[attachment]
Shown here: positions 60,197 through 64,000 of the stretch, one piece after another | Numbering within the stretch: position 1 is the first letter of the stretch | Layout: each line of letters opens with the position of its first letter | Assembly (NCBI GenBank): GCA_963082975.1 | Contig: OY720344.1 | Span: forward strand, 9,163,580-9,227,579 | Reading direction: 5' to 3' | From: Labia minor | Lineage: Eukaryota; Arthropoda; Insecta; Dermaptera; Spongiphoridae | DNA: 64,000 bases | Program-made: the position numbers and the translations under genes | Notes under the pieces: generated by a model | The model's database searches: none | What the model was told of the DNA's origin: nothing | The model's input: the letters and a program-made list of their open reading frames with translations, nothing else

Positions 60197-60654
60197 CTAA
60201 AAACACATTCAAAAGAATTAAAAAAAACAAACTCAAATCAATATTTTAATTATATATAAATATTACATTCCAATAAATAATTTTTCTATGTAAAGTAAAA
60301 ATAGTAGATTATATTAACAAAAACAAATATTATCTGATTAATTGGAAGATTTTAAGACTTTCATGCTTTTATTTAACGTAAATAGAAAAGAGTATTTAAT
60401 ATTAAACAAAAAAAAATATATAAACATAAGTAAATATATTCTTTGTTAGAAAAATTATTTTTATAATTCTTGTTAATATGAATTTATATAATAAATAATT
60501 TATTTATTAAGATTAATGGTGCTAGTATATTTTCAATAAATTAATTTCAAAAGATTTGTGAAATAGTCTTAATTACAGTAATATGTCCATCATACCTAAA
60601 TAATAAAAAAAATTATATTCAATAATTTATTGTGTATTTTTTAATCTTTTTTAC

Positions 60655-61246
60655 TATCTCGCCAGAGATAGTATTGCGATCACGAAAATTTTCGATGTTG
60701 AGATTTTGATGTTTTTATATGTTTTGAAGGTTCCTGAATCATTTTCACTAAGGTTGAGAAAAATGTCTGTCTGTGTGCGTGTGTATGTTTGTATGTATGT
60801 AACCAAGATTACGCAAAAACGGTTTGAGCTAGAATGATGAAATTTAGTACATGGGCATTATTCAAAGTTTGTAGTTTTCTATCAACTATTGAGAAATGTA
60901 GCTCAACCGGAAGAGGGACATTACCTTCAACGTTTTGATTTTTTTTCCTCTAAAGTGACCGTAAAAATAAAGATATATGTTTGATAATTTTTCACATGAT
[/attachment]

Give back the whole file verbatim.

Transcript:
Shown here: positions 60,197 through 64,000 of the stretch, one piece after another | Numbering within the stretch: position 1 is the first letter of the stretch | Layout: each line of letters opens with the position of its first letter | Assembly (NCBI GenBank): GCA_963082975.1 | Contig: OY720344.1 | Span: forward strand, 9,163,580-9,227,579 | Reading direction: 5' to 3' | From: Labia minor | Lineage: Eukaryota; Arthropoda; Insecta; Dermaptera; Spongiphoridae | DNA: 64,000 bases | Program-made: the position numbers and the translations under genes | Notes under the pieces: generated by a model | The model's database searches: none | What the model was told of the DNA's origin: nothing | The model's input: the letters and a program-made list of their open reading frames with translations, nothing else

Positions 60197-60654
60197 CTAA
60201 AAACACATTCAAAAGAATTAAAAAAAACAAACTCAAATCAATATTTTAATTATATATAAATATTACATTCCAATAAATAATTTTTCTATGTAAAGTAAAA
60301 ATAGTAGATTATATTAACAAAAACAAATATTATCTGATTAATTGGAAGATTTTAAGACTTTCATGCTTTTATTTAACGTAAATAGAAAAGAGTATTTAAT
60401 ATTAAACAAAAAAAAATATATAAACATAAGTAAATATATTCTTTGTTAGAAAAATTATTTTTATAATTCTTGTTAATATGAATTTATATAATAAATAATT
60501 TATTTATTAAGATTAATGGTGCTAGTATATTTTCAATAAATTAATTTCAAAAGATTTGTGAAATAGTCTTAATTACAGTAATATGTCCATCATACCTAAA
60601 TAATAAAAAAAATTATATTCAATAATTTATTGTGTATTTTTTAATCTTTTTTAC

Positions 60655-61246
60655 TATCTCGCCAGAGATAGTATTGCGATCACGAAAATTTTCGATGTTG
60701 AGATTTTGATGTTTTTATATGTTTTGAAGGTTCCTGAATCATTTTCACTAAGGTTGAGAAAAATGTCTGTCTGTGTGCGTGTGTATGTTTGTATGTATGT
60801 AACCAAGATTACGCAAAAACGGTTTGAGCTAGAATGATGAAATTTAGTACATGGGCATTATTCAAAGTTTGTAGTTTTCTATCAACTATTGAGAAATGTA
60901 GCTCAACCGGAAGAGGGACATTACCTTCAACGTTTTGATTTTTTTTCCTCTAAAGTGACCGTAAAAATAAAGATATATGTTTGATAATTTTTCACATGAT